Maybe this is a side effect of growing up in the late Sixties or Early Seventies without colour TV and few colour picture books in infancy?

I had (and still have) one of these Britain’s copy cannons as a child in our family toy box. (Image: Ebay source March 2021)

* “Shelfies” are reference pictures you take in a store if you are not buying everything you see.

I am amateurishly straying into the more organised serious plastic collecting, packaging and referencing territory of Hugh Walter’s Small Scale World and the Plastic Warrior magazine team. Writ the collection larger, you become Robert Opie of the Packaging Museum and his wonderful Scrapbooks, showcasing by decade and era his fascinating collection of ephemera. Robert Opie is the brother of the toy soldier collector and author James Opie, son of the folklore and playground rhyme collectors Iona and Peter Opie.

Me? I just find the colourful packaging and hyperbolic language and illustrations of passing interest.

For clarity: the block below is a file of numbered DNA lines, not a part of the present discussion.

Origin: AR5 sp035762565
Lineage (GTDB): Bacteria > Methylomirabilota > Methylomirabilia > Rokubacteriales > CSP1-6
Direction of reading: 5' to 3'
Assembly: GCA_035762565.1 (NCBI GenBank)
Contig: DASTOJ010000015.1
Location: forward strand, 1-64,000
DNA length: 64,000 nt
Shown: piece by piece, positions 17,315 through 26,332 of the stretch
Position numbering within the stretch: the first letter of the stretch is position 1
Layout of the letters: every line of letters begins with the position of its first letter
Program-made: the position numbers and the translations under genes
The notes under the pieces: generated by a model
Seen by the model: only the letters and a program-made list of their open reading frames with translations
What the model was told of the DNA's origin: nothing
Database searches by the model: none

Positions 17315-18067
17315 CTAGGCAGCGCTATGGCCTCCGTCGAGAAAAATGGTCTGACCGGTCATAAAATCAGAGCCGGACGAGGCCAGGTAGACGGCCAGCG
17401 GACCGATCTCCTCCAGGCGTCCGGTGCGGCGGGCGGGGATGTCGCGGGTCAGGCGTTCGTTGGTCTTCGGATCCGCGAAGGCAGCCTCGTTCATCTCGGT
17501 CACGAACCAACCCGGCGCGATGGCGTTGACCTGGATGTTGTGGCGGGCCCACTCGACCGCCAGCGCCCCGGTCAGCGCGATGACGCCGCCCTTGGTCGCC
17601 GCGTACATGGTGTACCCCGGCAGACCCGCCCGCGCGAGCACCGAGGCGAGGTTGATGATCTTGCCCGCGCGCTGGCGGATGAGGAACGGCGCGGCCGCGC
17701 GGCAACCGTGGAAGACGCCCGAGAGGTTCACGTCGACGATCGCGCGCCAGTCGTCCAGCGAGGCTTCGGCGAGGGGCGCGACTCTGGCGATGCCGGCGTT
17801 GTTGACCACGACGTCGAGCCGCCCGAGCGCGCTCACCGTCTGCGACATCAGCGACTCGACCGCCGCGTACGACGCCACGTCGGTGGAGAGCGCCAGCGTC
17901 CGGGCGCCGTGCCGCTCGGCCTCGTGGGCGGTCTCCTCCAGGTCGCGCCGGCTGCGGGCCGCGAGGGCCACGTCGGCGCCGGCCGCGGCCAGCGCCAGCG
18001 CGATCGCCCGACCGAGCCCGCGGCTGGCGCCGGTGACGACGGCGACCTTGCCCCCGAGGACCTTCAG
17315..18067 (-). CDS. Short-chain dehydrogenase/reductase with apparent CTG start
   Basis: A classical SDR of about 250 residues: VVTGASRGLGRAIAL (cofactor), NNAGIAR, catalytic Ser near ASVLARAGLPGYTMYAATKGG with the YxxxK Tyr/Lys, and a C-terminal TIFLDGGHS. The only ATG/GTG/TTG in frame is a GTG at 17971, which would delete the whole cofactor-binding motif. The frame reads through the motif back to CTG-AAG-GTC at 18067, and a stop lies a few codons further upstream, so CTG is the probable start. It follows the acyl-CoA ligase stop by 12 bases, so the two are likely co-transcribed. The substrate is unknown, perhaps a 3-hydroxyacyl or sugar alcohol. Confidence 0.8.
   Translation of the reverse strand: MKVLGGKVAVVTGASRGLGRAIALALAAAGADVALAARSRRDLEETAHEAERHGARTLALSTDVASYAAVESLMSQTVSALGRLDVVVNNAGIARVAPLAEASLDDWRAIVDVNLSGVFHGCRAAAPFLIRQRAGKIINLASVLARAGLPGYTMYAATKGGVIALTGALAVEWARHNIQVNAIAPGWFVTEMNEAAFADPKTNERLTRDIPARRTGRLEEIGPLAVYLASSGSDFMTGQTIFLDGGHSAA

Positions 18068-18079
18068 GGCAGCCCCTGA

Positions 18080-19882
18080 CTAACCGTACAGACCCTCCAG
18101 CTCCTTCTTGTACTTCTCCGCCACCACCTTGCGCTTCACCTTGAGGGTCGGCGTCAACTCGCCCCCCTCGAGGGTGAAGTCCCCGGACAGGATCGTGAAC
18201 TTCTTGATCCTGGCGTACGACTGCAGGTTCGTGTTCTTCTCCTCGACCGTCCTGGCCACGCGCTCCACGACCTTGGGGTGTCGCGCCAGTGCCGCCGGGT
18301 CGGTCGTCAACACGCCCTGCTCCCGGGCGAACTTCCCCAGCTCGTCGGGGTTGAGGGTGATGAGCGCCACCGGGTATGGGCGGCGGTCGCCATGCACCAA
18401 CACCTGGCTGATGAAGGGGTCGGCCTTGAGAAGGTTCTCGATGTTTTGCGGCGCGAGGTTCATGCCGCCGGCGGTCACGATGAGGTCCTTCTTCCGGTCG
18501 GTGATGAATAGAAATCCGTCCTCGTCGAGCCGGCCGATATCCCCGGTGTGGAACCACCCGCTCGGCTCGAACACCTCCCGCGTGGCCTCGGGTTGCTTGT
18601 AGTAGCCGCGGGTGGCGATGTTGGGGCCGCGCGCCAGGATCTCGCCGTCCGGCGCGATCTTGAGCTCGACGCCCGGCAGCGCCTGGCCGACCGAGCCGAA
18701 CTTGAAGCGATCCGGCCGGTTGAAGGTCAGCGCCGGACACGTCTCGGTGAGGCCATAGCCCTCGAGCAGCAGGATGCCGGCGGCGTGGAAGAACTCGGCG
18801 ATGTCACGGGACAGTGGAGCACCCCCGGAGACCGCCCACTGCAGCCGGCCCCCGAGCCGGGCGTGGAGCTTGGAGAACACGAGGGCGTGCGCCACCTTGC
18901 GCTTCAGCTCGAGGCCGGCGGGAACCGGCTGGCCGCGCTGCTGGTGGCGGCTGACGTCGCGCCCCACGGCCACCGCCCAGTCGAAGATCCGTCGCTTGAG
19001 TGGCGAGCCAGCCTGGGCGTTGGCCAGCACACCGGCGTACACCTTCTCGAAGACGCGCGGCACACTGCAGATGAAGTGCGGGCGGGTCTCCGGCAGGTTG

blog posted by Mark Man of TIN 24 / 25 March 2021

Pound Store Plastic Warriors Poundland artwork

 

IMG_2440
Explosions, walls and sandpit not included, just some useful silver soldiers and a handy German flag! 

 

The excellent Small Scale World blog by Hugh Walter and other plastic figure blogs like Stad’s Stuff are interesting because they feature not only lots of plastic soldiers, clones, pirates and novelties, but also show attractive ephemera such as the artwork and packaging.
In the spirit of this, I have photographed the Battle Squadron labels of these “tub o’soldiers” as my Poundland receipts described them.

 

The Poundland Battle Squadron figures (produced or imported by Funtastic) are shown on a interesting sandtable background with some typical poundstore figure set accessories that are sadly not included in the tub.

These accessories include  battle-torn wooden signs, a tank and / or helicopter, barbed wire and walls, which not being included could be  potentially annoying or confusing to purchasers.

 

Obviously you need to raid your own toybox and sandpit to supply your own plants, sand, accessories and imagination.

Smoke (the fog of war?)  or helicopter downdraught swirls in the background and what look like explosions are suggested – all  very dramatic, if not quite epic!

 

By the look of it, a green enemy soldier is glimpsed bottom left of the Army Silver Grey or Germans to give an idea of how to play – buy more tubs of different coloured figures for the ‘Epic Battles’ promised on the label!